O’Donnell says that Reverend Wright’s statements did shock some white liberals and asks whether that is part of the cultural divide?
Certainly we live in an incredibly segregated country even after many years of ending legal segregation, we still live in a country where African Americans and whites for the most part don’t live near each other. Although they may work in the same places, they don’t work at the same level with one another. Our children don’t go to school together and we certainly don’t worship together. I think it’s actually perfectly acceptable not to worship together. My colleague was saying about the particular theological resonances as well as the behavioral, structural, and worship style. People have a right to choose within the context of civil society if they want to sit quietly with their hands folded in their laps on Sunday mornings. Or if they want a more kinetic, bodily religious experience. What I think is the problem is the notion of valuing one of those experiences over the other, saying that one can only be worshipful and full of dignity of you’re sitting quietly with your hands in your lap.
So it’s not so much that we are separate, but that we are separation also breeds a kind of ignorance and judgment about what the other styles are. Part of what disturbs me in the public conversation around this has been the language that the church is somehow a “fringe” church. That’s absolutely inaccurate. The church is very mainstream. Part of the reason why I attended that church is because nearly every black professor at the University of Chicago attended that church! The vast majority of church members are middle class folks who work for the city government, who are postal workers, who are teachers, who are educators. There’s not some grand conspiracy on the part of Trinity United Church of Christ members to go out and infiltrate and destroy America! Quite the opposite. If you look, as your guest has suggested, at the fruits of the labor of the church, I think what you see quite clearly is a church that encourages and produces among its membership a great deal of social import, a great deal of personal healing. And more than anything, I suppose, it does what a church is supposed to do – it brings people closer to God. I don’t think anyone in the country should vote for Jeremiah Wright for the US presidency. I think that would be a terrible idea. But Barack Obama is not Jeremiah Wright. He is part of a congregation full of people who are brilliant and engaged and patriotic and worshipful Christians.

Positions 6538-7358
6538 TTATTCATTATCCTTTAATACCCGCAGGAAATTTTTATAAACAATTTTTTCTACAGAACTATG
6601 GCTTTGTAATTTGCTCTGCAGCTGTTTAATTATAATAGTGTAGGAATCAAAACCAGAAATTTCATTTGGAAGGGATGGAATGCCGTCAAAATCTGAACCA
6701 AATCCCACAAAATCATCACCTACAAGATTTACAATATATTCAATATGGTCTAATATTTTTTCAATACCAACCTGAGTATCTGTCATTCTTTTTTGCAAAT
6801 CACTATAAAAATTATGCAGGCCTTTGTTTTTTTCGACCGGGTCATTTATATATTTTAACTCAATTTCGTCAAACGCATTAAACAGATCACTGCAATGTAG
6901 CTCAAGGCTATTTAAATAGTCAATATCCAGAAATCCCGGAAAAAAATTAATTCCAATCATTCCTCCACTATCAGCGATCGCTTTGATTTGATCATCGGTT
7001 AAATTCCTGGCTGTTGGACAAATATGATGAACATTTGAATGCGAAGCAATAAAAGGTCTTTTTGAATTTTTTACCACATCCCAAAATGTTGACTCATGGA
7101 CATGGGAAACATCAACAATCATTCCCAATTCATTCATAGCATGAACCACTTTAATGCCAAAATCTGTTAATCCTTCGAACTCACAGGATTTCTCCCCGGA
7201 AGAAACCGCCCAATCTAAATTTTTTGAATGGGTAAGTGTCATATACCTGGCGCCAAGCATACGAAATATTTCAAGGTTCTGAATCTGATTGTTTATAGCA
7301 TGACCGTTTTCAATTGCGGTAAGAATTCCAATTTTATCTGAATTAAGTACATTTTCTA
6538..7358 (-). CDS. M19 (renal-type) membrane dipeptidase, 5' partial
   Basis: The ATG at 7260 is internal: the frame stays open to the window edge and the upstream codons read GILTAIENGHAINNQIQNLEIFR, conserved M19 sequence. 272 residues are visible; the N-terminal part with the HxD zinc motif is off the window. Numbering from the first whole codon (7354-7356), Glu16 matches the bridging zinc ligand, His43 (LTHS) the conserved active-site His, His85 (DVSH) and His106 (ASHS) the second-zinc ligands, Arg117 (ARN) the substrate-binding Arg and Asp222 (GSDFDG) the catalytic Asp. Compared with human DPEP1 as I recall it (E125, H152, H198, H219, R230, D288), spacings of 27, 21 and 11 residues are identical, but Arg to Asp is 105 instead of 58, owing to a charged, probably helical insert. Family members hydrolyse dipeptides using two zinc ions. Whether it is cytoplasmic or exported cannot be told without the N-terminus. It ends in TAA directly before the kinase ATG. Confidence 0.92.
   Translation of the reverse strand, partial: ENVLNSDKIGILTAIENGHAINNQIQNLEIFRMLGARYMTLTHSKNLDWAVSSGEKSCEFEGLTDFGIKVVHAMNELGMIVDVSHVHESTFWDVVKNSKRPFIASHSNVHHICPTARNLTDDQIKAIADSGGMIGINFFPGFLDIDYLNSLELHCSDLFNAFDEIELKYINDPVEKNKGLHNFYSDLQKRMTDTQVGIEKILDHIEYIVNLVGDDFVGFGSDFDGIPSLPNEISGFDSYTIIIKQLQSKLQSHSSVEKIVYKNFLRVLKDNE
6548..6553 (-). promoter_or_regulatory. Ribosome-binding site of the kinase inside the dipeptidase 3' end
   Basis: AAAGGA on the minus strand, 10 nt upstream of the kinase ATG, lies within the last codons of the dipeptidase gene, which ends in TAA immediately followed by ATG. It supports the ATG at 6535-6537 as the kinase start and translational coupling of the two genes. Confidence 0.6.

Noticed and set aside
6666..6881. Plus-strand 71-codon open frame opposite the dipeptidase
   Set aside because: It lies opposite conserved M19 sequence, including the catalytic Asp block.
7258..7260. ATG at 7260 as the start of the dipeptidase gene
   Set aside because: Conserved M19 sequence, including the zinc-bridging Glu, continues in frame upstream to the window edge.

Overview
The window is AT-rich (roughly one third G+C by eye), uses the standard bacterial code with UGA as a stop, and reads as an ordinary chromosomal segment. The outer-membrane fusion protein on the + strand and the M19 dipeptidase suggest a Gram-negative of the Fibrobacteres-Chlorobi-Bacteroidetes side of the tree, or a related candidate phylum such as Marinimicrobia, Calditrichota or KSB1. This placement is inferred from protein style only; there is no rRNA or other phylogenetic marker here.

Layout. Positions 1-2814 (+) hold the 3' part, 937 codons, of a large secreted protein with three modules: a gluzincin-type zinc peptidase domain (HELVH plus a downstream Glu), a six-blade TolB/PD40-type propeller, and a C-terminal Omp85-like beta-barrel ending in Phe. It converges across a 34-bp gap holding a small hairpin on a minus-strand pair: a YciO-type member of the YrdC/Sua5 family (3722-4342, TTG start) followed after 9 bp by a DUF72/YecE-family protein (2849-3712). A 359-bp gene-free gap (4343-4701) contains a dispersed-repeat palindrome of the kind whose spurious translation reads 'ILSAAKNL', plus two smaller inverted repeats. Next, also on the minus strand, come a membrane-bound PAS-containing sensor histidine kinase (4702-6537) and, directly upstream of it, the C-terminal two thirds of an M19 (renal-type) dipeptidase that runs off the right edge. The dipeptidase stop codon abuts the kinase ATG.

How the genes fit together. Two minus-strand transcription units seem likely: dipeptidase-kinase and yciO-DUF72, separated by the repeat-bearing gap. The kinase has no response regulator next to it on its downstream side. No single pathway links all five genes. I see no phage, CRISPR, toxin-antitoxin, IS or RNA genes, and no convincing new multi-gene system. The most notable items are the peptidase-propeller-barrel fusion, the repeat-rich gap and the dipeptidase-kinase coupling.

The next guest is Richard Cizik, Vice President of Governmental Affairs for the National Association of Evangelicals, an umbrella organization of fifty-one denominations and thirty million members in the US. He responds to a question about the difference between black and white Christianity in the US.
Well, obviously I think we share some biblical mandates, biblical truths. We all are Christians in the broadest sense. We may not be a part of the same denominations but we serve the same god and worship the same risen savior. …I think a lot of Christian evangelicals, while they may be offended by the comments of Reverend Wright, in a certain sense we understand better than others that we all see through a glass darkly but by God’s grace we persevere. So we understand in the prophetic tradition, even in our own movement, that in the past fundamentalists have appealed to race to build a political movement. We know that from the Southern strategy that Richard Nixon employed. And so Christians have to recognize that we all live under a cloud of fallibility and our best efforts may not, at times, succeed. So I think we bring a degree of understanding to this that maybe others on the outside wouldn’t simply because we have had preachers in the fundamentalist and some in the evangelical traditions that have espoused views that at times have been offensive.